(b) Form public awareness groups to ask people not to give to panhandlers.
(c) Arrest them for loitering. Can't beg for money in the drunk tank, can you, stinky?

8. Our soldiers occasionally commit atrocities. Should we prosecute them?
(a) Yes, in the public court system.
(b) The military courts can handle that stuff on their own. They're not biased at all.
(c) Plunder and rape are historical rights of soldiers. If we want to keep morale high, we sometimes have to look the other way. So no.

9. Media information can be contradictory. What's the best way to make sure you know all the facts?
(a) Listen to and watch all media available to hear all opinions.
(b) I have a news source that is fair and balanced. I only need to pay attention to that one: the other media lie all the time.
(c) Why listen to the media when I can listen to the President/Prime Minister/Il Duce/Der Fuhrer talk?

10. Some criminals just have to be killed for the good of society.
(a) No.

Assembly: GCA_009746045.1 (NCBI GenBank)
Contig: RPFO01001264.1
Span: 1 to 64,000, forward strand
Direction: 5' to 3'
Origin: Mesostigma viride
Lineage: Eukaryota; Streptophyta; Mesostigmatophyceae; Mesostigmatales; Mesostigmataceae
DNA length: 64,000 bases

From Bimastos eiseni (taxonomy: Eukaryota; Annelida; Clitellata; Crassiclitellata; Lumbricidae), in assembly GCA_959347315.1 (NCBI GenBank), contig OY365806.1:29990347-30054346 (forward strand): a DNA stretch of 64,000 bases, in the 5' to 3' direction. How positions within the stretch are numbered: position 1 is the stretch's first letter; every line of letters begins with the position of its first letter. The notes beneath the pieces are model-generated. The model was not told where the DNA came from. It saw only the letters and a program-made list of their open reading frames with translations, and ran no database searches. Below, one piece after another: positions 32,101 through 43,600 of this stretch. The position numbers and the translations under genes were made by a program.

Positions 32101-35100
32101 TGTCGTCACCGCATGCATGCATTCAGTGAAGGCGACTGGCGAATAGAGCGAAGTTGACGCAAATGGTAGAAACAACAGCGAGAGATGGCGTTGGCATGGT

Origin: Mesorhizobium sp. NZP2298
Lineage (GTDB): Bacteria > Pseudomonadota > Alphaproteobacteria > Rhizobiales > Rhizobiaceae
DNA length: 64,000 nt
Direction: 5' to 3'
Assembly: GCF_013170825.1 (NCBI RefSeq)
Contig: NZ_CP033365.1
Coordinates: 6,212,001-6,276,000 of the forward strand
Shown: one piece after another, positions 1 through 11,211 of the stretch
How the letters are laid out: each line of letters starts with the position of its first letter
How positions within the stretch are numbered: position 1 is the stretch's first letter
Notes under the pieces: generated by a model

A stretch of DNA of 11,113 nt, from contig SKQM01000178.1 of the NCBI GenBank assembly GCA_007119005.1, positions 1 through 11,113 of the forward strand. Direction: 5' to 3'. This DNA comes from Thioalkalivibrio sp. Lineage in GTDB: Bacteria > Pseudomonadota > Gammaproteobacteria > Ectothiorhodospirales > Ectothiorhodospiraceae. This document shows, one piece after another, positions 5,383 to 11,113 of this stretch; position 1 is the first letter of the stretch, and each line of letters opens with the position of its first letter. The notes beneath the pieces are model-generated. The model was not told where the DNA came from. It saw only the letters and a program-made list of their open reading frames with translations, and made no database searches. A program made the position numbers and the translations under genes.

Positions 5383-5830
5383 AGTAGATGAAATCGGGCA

(b) Only after a trial by proper authorities.
(c) Just criminals?

11. Artists, musicians, actors, playwrights, filmmakers and writers should receive funding and tax credits for:
(a) Skillfully produced and engaging art.
(b) Art that does not contradict public policy. Pornography and treason must not be funded by taxpayer money.
(c) Artists ought to do what the government asks them to do if they want funding.

12. Oh oh. It's that pesky asshole, Pastor Fred Phelps and he's not just picketing gay funerals anymore. Oh my God. Is he seriously picketing the funerals of soldiers killed in Afghanistan and screaming at the bereaved that their loved one is burning in hell? What's to be done?
(a) If you need to do something, make some noisy public display that drowns out Fred Phelps and shows support for the families.
(b) Fred Phelps ought to be arrested for disturbing the peace.
(c) This way, Fred. Step into the car. Just move that spade out of the way. You'll need it later. So... pray much?

13. A bunch of eggheads at the university are saying that the government shouldn't be holding those protesters without charge. What's the best course of action?
(a) Join the protests.
(b) Stay home. There must be a good reason why the government is doing that. It'll sort itself out.
(c) There's nothing worse than intellectuals trying to tell us what's what. Let's go yell at them for being so mouthy!

14. Gun violence is out of control. The innocent are dying in the crossfire. What's to be done?